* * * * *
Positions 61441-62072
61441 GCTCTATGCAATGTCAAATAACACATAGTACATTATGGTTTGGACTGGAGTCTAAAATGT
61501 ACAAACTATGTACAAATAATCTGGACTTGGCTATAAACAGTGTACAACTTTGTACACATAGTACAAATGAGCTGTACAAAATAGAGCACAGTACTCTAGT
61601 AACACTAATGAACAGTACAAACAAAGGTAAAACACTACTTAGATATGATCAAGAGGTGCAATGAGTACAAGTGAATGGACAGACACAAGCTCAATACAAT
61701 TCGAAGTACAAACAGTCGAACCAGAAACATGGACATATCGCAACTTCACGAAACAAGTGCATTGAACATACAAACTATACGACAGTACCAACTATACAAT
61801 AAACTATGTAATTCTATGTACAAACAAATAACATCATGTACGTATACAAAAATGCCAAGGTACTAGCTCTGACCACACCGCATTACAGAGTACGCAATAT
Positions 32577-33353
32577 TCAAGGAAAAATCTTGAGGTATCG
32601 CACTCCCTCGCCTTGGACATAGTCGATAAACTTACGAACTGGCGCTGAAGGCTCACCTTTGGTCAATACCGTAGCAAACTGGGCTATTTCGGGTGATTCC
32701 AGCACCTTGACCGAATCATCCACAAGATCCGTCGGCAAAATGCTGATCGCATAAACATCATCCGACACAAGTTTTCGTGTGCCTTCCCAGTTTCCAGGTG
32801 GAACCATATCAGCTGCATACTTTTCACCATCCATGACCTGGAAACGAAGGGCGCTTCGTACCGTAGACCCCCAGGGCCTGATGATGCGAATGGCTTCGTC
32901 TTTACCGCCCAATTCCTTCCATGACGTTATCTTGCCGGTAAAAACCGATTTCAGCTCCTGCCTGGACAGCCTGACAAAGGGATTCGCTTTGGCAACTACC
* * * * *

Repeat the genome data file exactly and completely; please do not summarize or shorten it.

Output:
Positions 61441-62072
61441 GCTCTATGCAATGTCAAATAACACATAGTACATTATGGTTTGGACTGGAGTCTAAAATGT
61501 ACAAACTATGTACAAATAATCTGGACTTGGCTATAAACAGTGTACAACTTTGTACACATAGTACAAATGAGCTGTACAAAATAGAGCACAGTACTCTAGT
61601 AACACTAATGAACAGTACAAACAAAGGTAAAACACTACTTAGATATGATCAAGAGGTGCAATGAGTACAAGTGAATGGACAGACACAAGCTCAATACAAT
61701 TCGAAGTACAAACAGTCGAACCAGAAACATGGACATATCGCAACTTCACGAAACAAGTGCATTGAACATACAAACTATACGACAGTACCAACTATACAAT
61801 AAACTATGTAATTCTATGTACAAACAAATAACATCATGTACGTATACAAAAATGCCAAGGTACTAGCTCTGACCACACCGCATTACAGAGTACGCAATAT
Positions 32577-33353
32577 TCAAGGAAAAATCTTGAGGTATCG
32601 CACTCCCTCGCCTTGGACATAGTCGATAAACTTACGAACTGGCGCTGAAGGCTCACCTTTGGTCAATACCGTAGCAAACTGGGCTATTTCGGGTGATTCC
32701 AGCACCTTGACCGAATCATCCACAAGATCCGTCGGCAAAATGCTGATCGCATAAACATCATCCGACACAAGTTTTCGTGTGCCTTCCCAGTTTCCAGGTG
32801 GAACCATATCAGCTGCATACTTTTCACCATCCATGACCTGGAAACGAAGGGCGCTTCGTACCGTAGACCCCCAGGGCCTGATGATGCGAATGGCTTCGTC
32901 TTTACCGCCCAATTCCTTCCATGACGTTATCTTGCCGGTAAAAACCGATTTCAGCTCCTGCCTGGACAGCCTGACAAAGGGATTCGCTTTGGCAACTACC